Tamil Nadu water crisis at peak, govt to form monitoring panel to address shortage | 10 points
A row of vessels line a street corner where a water-tanker is parked, a gaggle of women quibble as they await their turn to get the pots filled, use water judiciously signboards outside hotels -- this is how Chennai looks if you visit the Tamil Nadu city as the water crisis deepens in the state.
As Tamil Nadu continues to face acute water shortage, the state government will now set up a monitoring committee to look into the water supply related issue. Municipal Administration and Rural Development Minister S P Velumani said he had chaired a review meeting along with senior government officials to study the steps need to address the water crisis in the state.
Velumani said he has directed officials to form a monitoring committee led by a senior officer who will visit every street in each zone and ensure water supply.
Tamil Nadu is reeling under acute water crisis for the past several months after Chennai's Porur Lake, which is considered one of the main sources of water, has reached its lowest level.
Here are the latest updates of the Tamil Nadu water crisis:
1. The Tamil Nadu government said it was supplying an additional 2,400 Million Litres Daily (MLD) drinking water, which was more than the amount supplied in previous years. Velumani said Chennai was facing a serious drought condition due to 62 per cent lesser rains compared to 2017 and added as against 450 MLD of water supplied during that period, the government was now supplying 520 MLD.
2. Chennai and its suburbs are experiencing severe water scarcity, with borewells and lakes going dry, forcing people and commercial establishments to depend on water supplied through tankers from villages in neighbouring districts.
3. Not only drinking water, but availability of water for every day use is under severe strain in many neighbourhoods. Chennai Metrowater cannot meet the entire demand, prompting people to depend on private water tanker operators.
4. In Chennai, locals installed hand-pumps near Marina Beach to extract groundwater to manage their daily needs. However, the water, residents say, is of a compromised quality owing to pollutants, thereby forcing them to buy packaged water from shops for consumption.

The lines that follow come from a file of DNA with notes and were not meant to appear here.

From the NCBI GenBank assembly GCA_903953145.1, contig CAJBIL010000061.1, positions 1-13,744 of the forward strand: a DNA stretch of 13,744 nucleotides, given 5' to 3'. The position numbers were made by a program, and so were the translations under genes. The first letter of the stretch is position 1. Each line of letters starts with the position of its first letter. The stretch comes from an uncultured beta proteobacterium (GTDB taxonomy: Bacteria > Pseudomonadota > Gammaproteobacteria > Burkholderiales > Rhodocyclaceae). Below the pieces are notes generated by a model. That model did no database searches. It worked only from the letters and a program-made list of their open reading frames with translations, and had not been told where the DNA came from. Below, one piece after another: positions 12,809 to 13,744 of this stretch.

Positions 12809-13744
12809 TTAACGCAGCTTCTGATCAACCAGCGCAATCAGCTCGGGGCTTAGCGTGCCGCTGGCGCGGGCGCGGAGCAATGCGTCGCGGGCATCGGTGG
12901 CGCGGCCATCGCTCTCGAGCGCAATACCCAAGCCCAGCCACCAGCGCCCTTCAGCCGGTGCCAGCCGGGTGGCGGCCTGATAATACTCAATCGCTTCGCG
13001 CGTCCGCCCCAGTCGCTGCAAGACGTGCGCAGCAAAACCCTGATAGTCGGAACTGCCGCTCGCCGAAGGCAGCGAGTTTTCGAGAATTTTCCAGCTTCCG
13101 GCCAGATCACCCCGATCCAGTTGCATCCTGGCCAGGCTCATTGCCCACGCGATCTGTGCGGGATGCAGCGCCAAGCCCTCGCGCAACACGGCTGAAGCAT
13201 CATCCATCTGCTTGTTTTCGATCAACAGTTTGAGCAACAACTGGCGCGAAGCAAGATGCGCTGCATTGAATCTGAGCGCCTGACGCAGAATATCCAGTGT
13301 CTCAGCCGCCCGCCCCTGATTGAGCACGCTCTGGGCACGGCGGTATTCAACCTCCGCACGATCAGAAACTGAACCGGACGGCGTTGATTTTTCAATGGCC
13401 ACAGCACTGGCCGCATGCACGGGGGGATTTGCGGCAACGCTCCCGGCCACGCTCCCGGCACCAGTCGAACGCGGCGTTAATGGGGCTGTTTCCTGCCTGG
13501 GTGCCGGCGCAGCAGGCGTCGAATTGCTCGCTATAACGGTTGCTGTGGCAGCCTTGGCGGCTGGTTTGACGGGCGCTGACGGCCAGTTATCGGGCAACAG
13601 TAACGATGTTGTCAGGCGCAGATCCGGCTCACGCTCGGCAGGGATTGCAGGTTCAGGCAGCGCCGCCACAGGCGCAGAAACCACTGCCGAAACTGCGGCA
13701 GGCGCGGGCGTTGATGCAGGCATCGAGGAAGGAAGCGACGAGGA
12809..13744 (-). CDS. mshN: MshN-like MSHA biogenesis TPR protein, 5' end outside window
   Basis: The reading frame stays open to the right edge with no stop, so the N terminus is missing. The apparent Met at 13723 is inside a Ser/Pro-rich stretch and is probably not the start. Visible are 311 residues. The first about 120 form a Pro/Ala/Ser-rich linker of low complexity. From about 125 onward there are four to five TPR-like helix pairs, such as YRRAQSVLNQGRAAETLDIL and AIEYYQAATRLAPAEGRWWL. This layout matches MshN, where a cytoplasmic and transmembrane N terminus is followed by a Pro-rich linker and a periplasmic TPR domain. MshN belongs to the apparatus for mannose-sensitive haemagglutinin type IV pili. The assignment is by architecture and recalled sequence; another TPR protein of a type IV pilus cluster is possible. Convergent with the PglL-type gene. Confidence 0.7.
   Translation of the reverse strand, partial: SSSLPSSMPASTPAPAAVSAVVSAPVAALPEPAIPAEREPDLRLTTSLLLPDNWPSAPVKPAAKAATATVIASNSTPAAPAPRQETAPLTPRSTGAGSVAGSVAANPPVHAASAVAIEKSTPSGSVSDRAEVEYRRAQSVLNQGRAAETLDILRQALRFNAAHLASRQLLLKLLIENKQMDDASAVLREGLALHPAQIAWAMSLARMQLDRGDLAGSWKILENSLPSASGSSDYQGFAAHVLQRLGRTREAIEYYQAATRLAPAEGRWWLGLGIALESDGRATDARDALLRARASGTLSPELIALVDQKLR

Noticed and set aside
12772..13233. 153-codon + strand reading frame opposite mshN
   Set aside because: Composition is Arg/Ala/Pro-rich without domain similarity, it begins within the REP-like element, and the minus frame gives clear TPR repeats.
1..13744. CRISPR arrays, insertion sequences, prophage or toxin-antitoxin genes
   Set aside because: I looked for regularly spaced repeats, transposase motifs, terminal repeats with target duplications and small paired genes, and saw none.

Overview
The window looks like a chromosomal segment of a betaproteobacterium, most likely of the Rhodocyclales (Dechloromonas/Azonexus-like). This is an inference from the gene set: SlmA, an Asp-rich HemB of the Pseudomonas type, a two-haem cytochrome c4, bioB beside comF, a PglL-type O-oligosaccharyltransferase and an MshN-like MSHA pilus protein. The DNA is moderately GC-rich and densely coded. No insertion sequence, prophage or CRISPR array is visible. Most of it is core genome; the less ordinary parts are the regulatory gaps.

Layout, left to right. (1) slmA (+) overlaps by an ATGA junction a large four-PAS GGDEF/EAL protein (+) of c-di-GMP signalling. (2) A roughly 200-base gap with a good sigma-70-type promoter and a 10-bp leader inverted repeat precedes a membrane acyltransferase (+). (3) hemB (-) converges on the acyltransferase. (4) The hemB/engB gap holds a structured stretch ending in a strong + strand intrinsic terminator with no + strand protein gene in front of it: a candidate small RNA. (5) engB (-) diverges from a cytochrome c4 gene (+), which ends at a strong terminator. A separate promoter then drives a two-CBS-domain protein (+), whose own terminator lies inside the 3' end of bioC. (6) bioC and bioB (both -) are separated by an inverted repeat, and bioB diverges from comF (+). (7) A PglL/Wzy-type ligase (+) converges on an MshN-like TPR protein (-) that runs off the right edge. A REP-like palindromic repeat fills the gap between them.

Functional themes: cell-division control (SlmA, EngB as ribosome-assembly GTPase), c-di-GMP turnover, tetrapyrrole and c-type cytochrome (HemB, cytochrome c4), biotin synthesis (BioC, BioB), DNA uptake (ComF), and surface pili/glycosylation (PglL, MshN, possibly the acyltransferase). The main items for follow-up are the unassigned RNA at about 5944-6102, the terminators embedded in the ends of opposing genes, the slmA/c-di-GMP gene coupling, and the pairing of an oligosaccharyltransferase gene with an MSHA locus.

5. The hospitality industry in Chennai has been severely hit due to the water crisis. Many restaurants and hotels serving South Indian meals are mulling ways to tackle the situation, including stopping lunch meals. Hoteliers said only food grade plastic items are to be used to serve food, which would increase the cost for the hotels.
6. While some IT firms in Chennai have asked its employees to work from home due to water shortage, few companies have reduced the number of bathrooms in offices. Employees from a cross-section of IT majors said their managements have turned to various ways to handle the situation, even as tankers and alternative sources are quenching the thirst, albeit at a fortune. To meet the demands for their day to day operations, IT companies largely depend upon private water tankers.
7. Municipal Administration minister Velumani, however, rejected reports that some IT companies were directing its employees to work from home due to the water shortage. He said that the government is ready to help the IT firms by arranging private water tanker supply if they require. He also
8. DMK chief M K Stalin demanded that Velumani quit his post, owning up moral responsibility for the water crisis in the state and urged Chief Minister K Palaniswami to look into the issue. He also urged asked Palaniswami to dismiss Velumani from the cabinet if he did not quit.
9. Residents and activists allege that the efforts of the state government in water conservation have proven to be a damp squib. Jayaram Venkatesan, a convener of a city-based NGO fighting against corruption, said this would not have been the situation if at least 20 water bodies were maintained properly, according to news agency PTI.
10. Palaniswami on Saturday met Prime Minister Narendra Modi and sought sought financial assistance from the Centre for rejuvenation of water bodies in Tamil Nadu, setting up of rainwater harvesting structures, besides seeking linking of Godavari river in Andhra Pradesh with Cauvery river on a priority basis. Noting that states like Tamil Nadu face droughts frequently, Palaniswami requested him for special allocation of Rs 1,000 crore per annum towards water conservation.
(With inputs from agencies)